The following information and answers were submitted by Metka Pirc from Slovenia. She is an incoming Central and Eastern European Journalism Program (CEEJ) Fellow. The CEEJ program was postponed and the fellows will be arriving in the U.S. to begin their fellowship in the spring. Until then they will be participating in a webinar series and will be highlighted through a CEEJ blog post series. Q&A Series with CEEJ Fellows Pt 9: Metka Pirc
What is your topic or content interest and why?
I work for the public radio and a television broadcaster RTV Slovenia, reporting from the regions of Velenje and Koroška. I used to work at the national TV, as I have been working for one of our largest national newspapers, but my primary interest is radio. I am fond of working on the radio, for it brings me personal joy and satisfaction. As regards the topics, the energetics are leaving their footprint in the regions that I am covering. The last Slovenian thermal power plant station is situated in Šoštanj, where they are trying to find new resources, as the coal power source is running out and won’t be available for much longer.
What brought you to the area of journalism, what made you want to become a journalist, is there someone that inspired you?
I got my first glimpse of journalism in elementary school. I “worked” for the school radio and I liked to ask questions. Then, I just continued working up to this day. If you truly enjoy your work, time flies and you don’t even notice it.
Why does journalism matter?
In times, when it seems, that fake news is trying to occupy public space and the audience, journalism matters the most. I see the extremely important role of public service media as a symbol of balanced journalism.
What is your primary challenge as a journalist in your country?
Independent journalism in Slovenia is at the breaking point, I think. EFJ already expressed their concerns about the severity of the developments in Slovenia, where freedom of expression and personal safety of journalists are in danger.
What is your current understanding of freedom of the press or what it might look like in your country?
It is important that a journalist is not exposed to pressure and censorship, that he is allowed to do his job correctly and professionally, and at the same time, in the vast flood of different media, he must be aware that a journalist cannot be everyone, that he must follow journalistic standards and principles, so-called journalistic code of conduct. Furthermore, he is obliged to be honest with the media, with his listeners and with the public.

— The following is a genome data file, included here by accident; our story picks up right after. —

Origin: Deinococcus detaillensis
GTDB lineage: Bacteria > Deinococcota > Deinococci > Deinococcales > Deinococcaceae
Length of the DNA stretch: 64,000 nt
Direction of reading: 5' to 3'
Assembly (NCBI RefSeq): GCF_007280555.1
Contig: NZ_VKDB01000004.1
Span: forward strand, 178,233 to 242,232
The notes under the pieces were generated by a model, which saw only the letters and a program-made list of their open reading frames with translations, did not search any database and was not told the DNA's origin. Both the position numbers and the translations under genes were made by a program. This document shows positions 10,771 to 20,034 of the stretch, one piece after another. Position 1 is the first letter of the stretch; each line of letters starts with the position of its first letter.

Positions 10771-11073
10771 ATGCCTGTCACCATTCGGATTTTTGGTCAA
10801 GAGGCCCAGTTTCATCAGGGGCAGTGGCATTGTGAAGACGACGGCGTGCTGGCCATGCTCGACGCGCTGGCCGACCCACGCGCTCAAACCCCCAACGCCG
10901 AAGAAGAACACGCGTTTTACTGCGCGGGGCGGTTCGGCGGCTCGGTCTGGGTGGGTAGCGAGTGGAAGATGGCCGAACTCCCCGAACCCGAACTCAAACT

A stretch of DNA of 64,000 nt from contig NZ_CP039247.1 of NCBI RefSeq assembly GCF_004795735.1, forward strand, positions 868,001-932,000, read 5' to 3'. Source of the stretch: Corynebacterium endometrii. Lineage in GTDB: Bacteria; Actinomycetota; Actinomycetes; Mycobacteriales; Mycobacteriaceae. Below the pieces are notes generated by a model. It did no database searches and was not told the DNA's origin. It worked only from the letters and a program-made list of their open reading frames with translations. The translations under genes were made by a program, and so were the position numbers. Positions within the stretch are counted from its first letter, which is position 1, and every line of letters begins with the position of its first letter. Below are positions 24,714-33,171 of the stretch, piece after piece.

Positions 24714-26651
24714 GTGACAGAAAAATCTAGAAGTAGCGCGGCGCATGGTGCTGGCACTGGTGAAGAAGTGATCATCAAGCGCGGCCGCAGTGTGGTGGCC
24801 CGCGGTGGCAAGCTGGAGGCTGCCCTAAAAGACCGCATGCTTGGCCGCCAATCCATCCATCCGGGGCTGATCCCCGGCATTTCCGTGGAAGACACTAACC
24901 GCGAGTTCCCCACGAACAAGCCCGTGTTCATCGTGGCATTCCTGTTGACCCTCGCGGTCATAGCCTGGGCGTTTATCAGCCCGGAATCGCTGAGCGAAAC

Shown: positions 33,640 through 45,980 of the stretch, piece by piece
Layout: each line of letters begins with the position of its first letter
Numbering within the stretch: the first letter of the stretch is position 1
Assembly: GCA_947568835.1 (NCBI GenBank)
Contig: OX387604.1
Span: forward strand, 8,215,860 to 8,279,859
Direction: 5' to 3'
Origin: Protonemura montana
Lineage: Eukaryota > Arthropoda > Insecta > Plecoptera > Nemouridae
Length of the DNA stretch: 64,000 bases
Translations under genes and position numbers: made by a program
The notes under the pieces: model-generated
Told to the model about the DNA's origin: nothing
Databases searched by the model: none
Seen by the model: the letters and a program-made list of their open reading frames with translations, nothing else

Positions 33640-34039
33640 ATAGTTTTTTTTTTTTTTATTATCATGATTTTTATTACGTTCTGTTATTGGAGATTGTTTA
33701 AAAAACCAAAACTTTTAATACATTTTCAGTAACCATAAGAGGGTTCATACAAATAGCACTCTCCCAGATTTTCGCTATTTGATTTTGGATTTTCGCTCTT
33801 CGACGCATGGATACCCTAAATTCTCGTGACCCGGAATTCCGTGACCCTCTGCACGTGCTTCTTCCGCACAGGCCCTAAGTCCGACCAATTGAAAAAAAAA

What is the one thing you are most looking forward to during your program in the U.S.?
I want to learn about American radio aesthetics and different approaches to news reporting. I want to talk to my American peers, learn about their experiences and improve my digital skills. As a radio host, I ‘ve learned to be curious and an active listener, and this will help me ask relevant questions. Also, I think the program will serve as a good motivation in these difficult and unprecedented times.
What are some of the things that have colored your impression of the U.S.?
Given that I come from a former transition country, I have always been fascinated by America, both in terms of the ideal capitalist system – at least up until 2008 – and in terms of the size of the country. I come from a country with merely 2 million inhabitants. At the same time, it always arouses my curiosity about how the media finds itself in front of such a mass audience. On the other hand, it seems to me that the polarization of society is visible in both America and Slovenia, which again brings new challenges and questions.
What are you hoping to accomplish with this fellowship?
I very much look forward to building new relationships with international colleagues. I got inspired for this fellowship by fellow colleagues from RTV Slovenia who were already given and took the opportunity to work abroad, so I know how important it is to share the experience with my peers.